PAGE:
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On Writing A Beset-Seller
by James Bacque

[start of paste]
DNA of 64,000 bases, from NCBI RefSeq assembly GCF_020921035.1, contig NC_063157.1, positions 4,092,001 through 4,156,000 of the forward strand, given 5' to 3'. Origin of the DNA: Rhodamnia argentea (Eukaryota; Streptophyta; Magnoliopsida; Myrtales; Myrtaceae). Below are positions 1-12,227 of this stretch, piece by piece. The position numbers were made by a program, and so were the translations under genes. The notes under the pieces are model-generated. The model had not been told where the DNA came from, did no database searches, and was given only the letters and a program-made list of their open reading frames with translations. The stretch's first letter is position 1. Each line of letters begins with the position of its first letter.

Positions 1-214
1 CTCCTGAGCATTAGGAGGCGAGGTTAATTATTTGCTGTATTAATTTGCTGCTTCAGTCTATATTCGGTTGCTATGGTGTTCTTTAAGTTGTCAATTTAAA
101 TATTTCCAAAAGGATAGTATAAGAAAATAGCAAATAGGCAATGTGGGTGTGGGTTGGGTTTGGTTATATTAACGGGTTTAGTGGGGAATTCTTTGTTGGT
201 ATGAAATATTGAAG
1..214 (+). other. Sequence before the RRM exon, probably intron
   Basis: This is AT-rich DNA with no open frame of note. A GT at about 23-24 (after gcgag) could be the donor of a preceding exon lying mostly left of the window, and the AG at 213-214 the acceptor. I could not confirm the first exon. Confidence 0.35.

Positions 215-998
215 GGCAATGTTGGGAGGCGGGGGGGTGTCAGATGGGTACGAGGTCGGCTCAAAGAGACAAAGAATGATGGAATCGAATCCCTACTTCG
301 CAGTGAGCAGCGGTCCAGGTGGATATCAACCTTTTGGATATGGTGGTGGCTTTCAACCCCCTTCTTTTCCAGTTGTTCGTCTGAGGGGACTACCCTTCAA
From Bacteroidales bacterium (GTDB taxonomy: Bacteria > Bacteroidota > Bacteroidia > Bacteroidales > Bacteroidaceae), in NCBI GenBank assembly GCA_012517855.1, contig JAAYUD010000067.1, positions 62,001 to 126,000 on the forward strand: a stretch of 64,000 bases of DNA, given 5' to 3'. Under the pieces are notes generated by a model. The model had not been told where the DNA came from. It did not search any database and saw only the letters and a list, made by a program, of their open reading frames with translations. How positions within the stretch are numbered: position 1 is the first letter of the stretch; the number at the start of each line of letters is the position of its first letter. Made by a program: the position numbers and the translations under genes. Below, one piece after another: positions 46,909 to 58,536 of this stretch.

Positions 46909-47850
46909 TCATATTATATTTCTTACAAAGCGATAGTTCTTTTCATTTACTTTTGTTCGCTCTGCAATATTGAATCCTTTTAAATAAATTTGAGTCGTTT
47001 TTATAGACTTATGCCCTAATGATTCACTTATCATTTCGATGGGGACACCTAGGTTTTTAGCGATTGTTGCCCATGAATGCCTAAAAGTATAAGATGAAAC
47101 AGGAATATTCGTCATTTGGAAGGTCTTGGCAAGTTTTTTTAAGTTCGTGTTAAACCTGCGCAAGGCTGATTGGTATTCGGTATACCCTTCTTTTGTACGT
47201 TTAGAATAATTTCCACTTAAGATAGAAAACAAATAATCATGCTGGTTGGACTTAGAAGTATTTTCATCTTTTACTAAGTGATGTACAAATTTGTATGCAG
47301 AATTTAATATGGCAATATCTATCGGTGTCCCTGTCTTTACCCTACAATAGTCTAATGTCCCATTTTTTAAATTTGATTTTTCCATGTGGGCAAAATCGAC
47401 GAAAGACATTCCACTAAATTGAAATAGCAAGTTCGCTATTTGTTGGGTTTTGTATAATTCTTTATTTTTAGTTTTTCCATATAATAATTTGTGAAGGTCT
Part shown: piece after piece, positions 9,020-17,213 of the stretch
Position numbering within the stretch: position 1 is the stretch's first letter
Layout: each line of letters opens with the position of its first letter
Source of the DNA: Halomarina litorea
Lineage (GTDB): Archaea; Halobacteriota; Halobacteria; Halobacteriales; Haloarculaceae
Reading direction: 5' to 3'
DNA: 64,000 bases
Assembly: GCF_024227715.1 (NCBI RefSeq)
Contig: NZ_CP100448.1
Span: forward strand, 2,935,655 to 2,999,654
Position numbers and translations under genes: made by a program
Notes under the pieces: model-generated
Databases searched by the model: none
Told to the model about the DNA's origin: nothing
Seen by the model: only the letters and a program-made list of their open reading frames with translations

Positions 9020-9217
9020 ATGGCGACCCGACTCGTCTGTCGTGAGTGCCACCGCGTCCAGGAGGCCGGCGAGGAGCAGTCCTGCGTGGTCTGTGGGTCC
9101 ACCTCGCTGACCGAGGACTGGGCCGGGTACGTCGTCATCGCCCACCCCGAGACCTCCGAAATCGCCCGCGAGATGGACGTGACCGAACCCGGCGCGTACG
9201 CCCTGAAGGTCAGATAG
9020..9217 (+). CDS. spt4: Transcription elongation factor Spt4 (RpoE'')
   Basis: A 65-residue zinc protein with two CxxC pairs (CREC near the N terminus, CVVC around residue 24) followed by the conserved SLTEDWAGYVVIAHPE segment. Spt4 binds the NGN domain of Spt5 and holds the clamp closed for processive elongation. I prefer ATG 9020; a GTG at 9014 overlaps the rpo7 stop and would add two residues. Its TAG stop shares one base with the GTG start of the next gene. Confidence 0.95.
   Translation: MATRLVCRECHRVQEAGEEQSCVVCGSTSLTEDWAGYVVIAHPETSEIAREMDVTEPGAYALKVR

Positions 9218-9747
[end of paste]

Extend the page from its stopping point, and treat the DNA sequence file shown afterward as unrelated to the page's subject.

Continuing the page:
James Bacque`s book about the deadly conditions in U.S. and French prison camps for Germans after the Second World War, Other Losses, was a scandal and a best seller for the last year in Canada, Germany, France, and England. It is due out soon in the United States and six other countries. BEING A WRITER is difficult because it requires ego while it enforces humility. My ego was much gratified on learning from many publishers, including Jack McClelland, that Other Losses was about to make me famous. Indeed it was much noticed, but so harsh was the initial reaction that I began to feel there should be a special section in the book reviews for much-harried books to be called "beset-sellers" The reaction to the manuscript among those who first viewed it was violent antipathy, with several exceptions. Peter Hoffmann, a professor of history at McGill; Dr. Anthony Miller, an epidemiologist and biostatistician of the University of Toronto; Stephen Ambrose, the principal biographer of Eisenhower; and Dr. Ernest F. Fisher, the U.S. army historian, all risked their professional credentials in the interest of telling a necessary truth. The publishers Nelson Doucet and Jack Stoddart accepted the manuscript when it was still being prepared. John Fraser of Saturday Night took it up so enthusiastically that at times I had to talk fast to keep up with his comments to the press. But these were scattered exceptions to the many who were afraid or indifferent. Several publishers in Canada, along with dozens in New York, turned it down. A branch of Bertelsmann in Munich turned it down, but then Ullstein in Berlin took it on, in a fit of determination or profit-seeking. The fit soon passed: they were so frightened they left out an appendix, put the wrong jacket on it, and failed completely to promote it. So timid were they that they refused to help me come to the Frankfurt book fair for the launching. When I turned up on my own, they would not introduce me to another of their authors, former West German chancellor Willy Brandt, who in his turn had been afraid to answer my letters to him about his role in suppressing information about the U.S. camps. The initial German TV and press reaction was dominated by hostile comment from German academics who knew nothing about the subject, but pronounced anyway. Then a series of good reviews, beginning with an unprecedented full page in the influential newspaper Die Zeit, converted the book into a best seller. So many thousands of Germans wrote to Die Welt about its coverage that the paper finally announced they would nor accept any more letters on the subject. A few weeks ago my agent told me that the Bertelsmann book club had just taken the book. Academics in every country have encouraged me to he humhie. Michael Howard, a professor in England whose fame, I have been told, should make me tremble, wrote in the Times Literary Supplement that even an innumerate historian can apply the criterion of inherent probability. Which is in fact the more probable explanation: that 2 million German prisoners quietly died in American hands in 1945-6 without anyone noticing, or that the American authorities ... made mistakes? If we follow the reverend professor`s logic, then we shall be able to take down the monuments at Babi Yar, unpublish Solzhenitsyn, and settle back to watch the sun revolve around the earth. I think that all we can learn from the inherent probability theory is that wind expands to fill the bag available to it. To have been reviewed without first having been read is what all authors emerging from public excoriation claim has happened. In one case, Le Figaro, I have it on the authority of the reviewer himself, who proudly announced to a friend of mine, also an editor at Le Figaro, that he had been able to denounce my book on the basis of the blurb alone. "Why didn`t you read it?" my friend asked. "I didn`t need to, I knew it couldn`t be true," the reviewer replied. Cheeping was heard not only from the groves of academe in Europe, but also in Canada. A review by a professor at York University, whom I like to think of as Cuckoo, commented in Time magazine that "Bacque`s data are completely fallacious." My publisher immediately wrote to Professor Cuckoo asking which data were wrong, but it seems the Cuckoo sings only once, for no reply has come, though a year has since passed. When I walked into the French TV studio last spring in Paris where I was due to appear on "Apostrophes," I greeted the host, Bernard Pivot, who barely grasped my hand before running away from me. I also greeted several other of the guests, none of whom would say more than "Bonsoir." On the program itself, I was seated beside Jean-Louis Cremieux-Brilhac, a writer, who had been an army officer during the Second World War, and a friend of De Gaulle. De Gaulle`s friend placed before him not only Morts pour raisons diverses, the French edition of Other Losses, furred with yellow stick-on papers no doubt hearing witty denunciations, but also Der Geplante Tod, the German edition, similarly befurred. This was daunting stuff for rile, because I can`t read German, and my French is nowhere admired except among Toronto uniphones. The opening salvo of the attack came from Cremieux-Brilhac`s forefinger, which he jabbed into my arm repeatedly as if seeking to inject me with his lethal denunciations, in lieu of debating with me. After the show, only Pivot would talk to me; the other French people, beyond the small embattled circle of my publishers, avoided me like the truth. But Pivot told me with relief that an unnamed person had discovered a secret document that proved everything in my hook was false. I asked to see it, but oh dear, the man had just left. I asked who he was, but Pivot couldn`t say. A few days later, a man with a secret document, Cremieux-Brilhac, wrote a letter to Le Monde saying that my book was quite false. A friend of My Publisher, employed at Le Monde, sent rile a copy of the humiliatory letter, before publication. I smoked furiously for three days, going through my files here in Toronto, checking the letter. None Of it was true. In my reply, I quoted from French and American army documents, showing that Cremieux-Brilhac was quite wrong. My letter went by fax to my French publisher, who sent it on to Le Monde, saying that if Cremieux-Brilhac`s letter appeared, mine should he on the facing page. In the end, Le Monde printed neither. Who can explain this? One is left to assume that he withdrew his letter to Le Monde on reading mine. I invited Cremieux-Brilhac to a reading I gave in Paris a few weeks later. He refused the invitation. My publisher has since told me that the word in French journalism now is that even to notice Morts pour raisons diverses is "pas bon pour lot carriere" (not good for one`s career). Stephen Ambrose, the American academic who admires Eisenhower SO Much that he gives a birthday party for him every year, wrote me a very moving letter in 1988 in which he said, among other things, that my manuscript disclosed "a major historical discovery." Then after the book came out last year, Ambrose discovered that the discovery was not so major after all. He began in public to dispute the death totals in my book, apparently according to his changing moods; for his estimates have varied downwards front 200,000 to 100,000, and now are hovering around 50,000 or perhaps only 25,000. These numbers float the more freely as they are unattached to any impeding evidence. Indeed when I wrote to Ambrose in 1988, producing new evidence from General Everett Hughes`s diary to show Eisenhowers guilt, he denied this proved anything. So I asked him why lie thought this diary by Eisenhower`s best friend and special assistant was not evidence, and what his rules of evidence were. He replied that he had spent enough time on the subject. I have recently told my American publisher that because Ambrose has told so many lies about the book, and me, I refuse to allow anything by him to appear in the promotion of my hook. I then discovered that Ambrose through his lawyer has written a letter accusing me of misquoting him, or quoting bull out of context so as to distort his meaning. This from the man who said that I had included 100,000 transfers as deaths, although it is crystal clear in the book that these transfers are not included. So the press and the academics dance on hand in hand. When mass graves containing Germans murdered by the Russians after the Second World War are uncovered in East Germany, that`s front-page news all over the West, but the report by a provincial parliamentarian of a discovery of a mass grave near Mainz in West Germany, containing hundreds of bodies of prisoners from an American camp, never appeared in France, England, or North America. One small German paper published it, then it disappeared. Other German reports of mass graves of American and French victims have been overlooked west of the Rhine. A new prevarication by Kurt Waldheim gets front-page coverage all over the western world, but the cover- up of the death camps already admitted in the Bundestag by Willy Brandt has never been reported anywhere in the western press. Defenders of the Allies` virtue say, "You`re playing into the hands of the Nazis." That`s the most spurious possible point, but it does prove the origins of our feeling of moral superiority. We were the angels in 1945, avenging the misdeeds of Hitler and his hordes. So for the hypocrites among us, our virtue depends on German guilt. As Desmond Morton wrote in these pages a few months ago, the only defence of Other Losses that matters is truth. No one has been able to disprove it, so many people revert to the revisionist menace, which has nothing to do with the Allies` virtue, but everything to do with the Allies` guilt. People who use that argument are themselves no better than the revisionists, because they want to disguise the truth. The first step toward atrocity is euphemism. There has been much talk of fear of Germany following reunification. This is irrational. Germans today are spiritually so weak they cannot even rise in defence of themselves when they are slandered, as they frequently are in the West. In Silesia, taken from the Germans by the Poles in 1945, German tourists today walk around in tears at the loss that has led only to waste. The land is horribly polluted, the Polish men drunk and unemployed, the whole country in debt to Germany for unpayable billions, but Chancellor Helmut Kohl denies all German claim to return of the region. German guilt is pounded into them day and night, and they respond by hanging their heads. This is not a figure of speech -- I have seen them do it. Rich, busy, and sad, they look to us for a shining example. We have nothing to fear from them. We have much to fear from those among us who refuse to admit the truth. Canada is a great place to practise humility. Although I`ve been invited to speak at Harvard next winter, have given several readings in Paris, have been invited to read and to speak at the University of Strasbourg, here I am on the phone to the McGill University student society begging for a podium to help get some publicity for my new book, Just Raoul. At least four hours of TV film about Other Losses have recently been made and broadcast in three countries in Europe, yet I must try to get the indifferent CBC and CTV to interview me or to review Just Raoul, or run even a few minutes of the recent BBC one-hour TV documentary on Other Losses. And why isn`t my publisher doing this? Because they`re overwhelmed by publicity about another new book, By Way of Deception, this year`s beset-seller. After all, that one got them burgled.